Recognizing the diverse range of delicious food, rich history and culture that Black-owned restaurants contribute to the American experience, Pepsi, a brand in Purchase, N.Y.-based PepsiCo, introduced Dig In. The consumer-facing, multi-year platform is a rallying call for people to double down on supporting Black-owned restaurants.

Dig In aims to generate at least $100 million in sales for Black-owned restaurants over the next five years. The platform also serves as an invitation for Black restaurateurs to tap into a variety of resources available from PepsiCo including business services, training and mentorship. Both timely ways to support Black-owned eateries that are facing systemic barriers, which have been worsened by the pandemic.

“Our mission to connect Black-owned restaurants with the access, business acceleration, and visibility needed to thrive requires a clear call to action: Dig In,” said Scott Finlow, chief marketing officer for PepsiCo global foodservice, in a statement. “Dig In to the vibrant, delicious menus of Black-owned restaurants. Help build this moment into a sustainable movement that enables businesses to continue serving as cornerstones of our communities.”

Pepsi introduced Dig In with a national ad spot featuring a symphony of standout Black-owned restaurants from four cities. Debuted on NFL Network Media during the playoffs, one of the most-watched sports moments of the year, “Savor the Sound” shines a spotlight on four hometown heroes through the sights and sounds of the dishes they create. The spot premiered Dec. 26 and runs through Feb. 8 on TV, and digitally on

The following restaurants are starring in the ad:

  • 7th + Grove, Tampa, Fla.: Delivers an elevated southern menu, creatively crafted cocktails and extraordinary service.
  • Off the Bone Barbeque, Dallas: Local favorite serving up gourmet, authentic barbecue that keeps diners smiling from ear to ear.
  • The Breakfast Klub, Houston: A central mainstay in Houston's daily life, providing good food served in a soulful atmosphere.
  • Kitchen Cray, Washington D.C.: Eye-tempting comfort food with a Cajun twist that’s topped with decadence.

“Our restaurant has stood strong with open doors for 19 years as a Houston mainstay, feeding locals and visitors alike,” said Marcus Davis, founder and owner of The Breakfast Klub and member of the PepsiCo Black Restaurant Advisory Council. “With the national exposure that Pepsi is providing to businesses like mine, I hope to see a boost in active interest and support of the many Black-owned restaurants shaping the culture and food scene in neighborhoods across America.”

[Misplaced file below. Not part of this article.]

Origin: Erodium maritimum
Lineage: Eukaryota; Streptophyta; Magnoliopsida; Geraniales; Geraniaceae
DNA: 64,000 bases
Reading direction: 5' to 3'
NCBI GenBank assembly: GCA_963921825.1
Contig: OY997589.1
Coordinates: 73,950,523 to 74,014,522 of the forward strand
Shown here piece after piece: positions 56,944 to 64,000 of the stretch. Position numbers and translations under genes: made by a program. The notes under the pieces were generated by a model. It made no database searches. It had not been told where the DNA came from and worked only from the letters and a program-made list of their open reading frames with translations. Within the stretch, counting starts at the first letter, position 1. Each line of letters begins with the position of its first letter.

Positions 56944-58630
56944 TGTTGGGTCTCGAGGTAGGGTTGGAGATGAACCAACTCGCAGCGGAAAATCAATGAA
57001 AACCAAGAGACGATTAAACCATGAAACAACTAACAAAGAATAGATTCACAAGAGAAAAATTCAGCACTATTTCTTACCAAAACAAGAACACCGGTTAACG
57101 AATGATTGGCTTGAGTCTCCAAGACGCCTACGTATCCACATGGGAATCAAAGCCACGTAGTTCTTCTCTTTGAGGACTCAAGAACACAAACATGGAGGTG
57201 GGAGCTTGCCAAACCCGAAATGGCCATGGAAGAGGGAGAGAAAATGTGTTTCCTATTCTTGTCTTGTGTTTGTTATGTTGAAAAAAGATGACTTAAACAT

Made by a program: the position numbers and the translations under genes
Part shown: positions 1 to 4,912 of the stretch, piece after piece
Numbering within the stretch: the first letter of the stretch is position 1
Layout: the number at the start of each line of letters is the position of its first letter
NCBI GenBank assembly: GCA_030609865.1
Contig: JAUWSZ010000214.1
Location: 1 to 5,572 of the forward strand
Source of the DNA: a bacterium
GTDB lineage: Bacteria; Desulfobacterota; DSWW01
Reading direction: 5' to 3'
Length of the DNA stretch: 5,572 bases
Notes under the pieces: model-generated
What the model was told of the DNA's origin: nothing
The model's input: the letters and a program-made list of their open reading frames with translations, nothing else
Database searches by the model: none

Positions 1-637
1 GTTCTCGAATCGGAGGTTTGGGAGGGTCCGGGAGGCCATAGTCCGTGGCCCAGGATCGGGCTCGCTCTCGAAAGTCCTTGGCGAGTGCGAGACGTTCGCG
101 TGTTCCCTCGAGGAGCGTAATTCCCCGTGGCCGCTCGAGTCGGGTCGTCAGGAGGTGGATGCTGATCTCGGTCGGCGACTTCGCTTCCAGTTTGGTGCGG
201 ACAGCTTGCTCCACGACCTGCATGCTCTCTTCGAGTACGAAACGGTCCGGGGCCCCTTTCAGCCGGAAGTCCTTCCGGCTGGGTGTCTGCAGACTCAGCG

In early 2021, Pepsi will expand its consumer engagement efforts with more ways for people to learn about and support Black-owned restaurants nationwide.

Pepsi also rolled out the Black Restaurants Deliver program, an eight-week, no cost consultancy that optimizes and builds online ordering and delivery capabilities for select restaurants. Having recently completed a pilot in Washington, D.C., the program will serve 400 restaurants in more than 40 local communities over five years, jumpstarting restaurants' adaptation to the ever-changing dining landscape.

In 2020, PepsiCo committed $400 million to advance racial equality within the company, industry and the communities it serves. Fifty million of that is dedicated to supporting Black-owned businesses, including announcements made last fall: Pepsi signed on as the first-ever national sponsor of Black Restaurant Week, the PepsiCo Foundation bestowed a $10 million grant to the National Urban League creating the Black Restaurant Accelerator, and the company invested $2.5 million to develop Pathways to Black Franchise Ownership.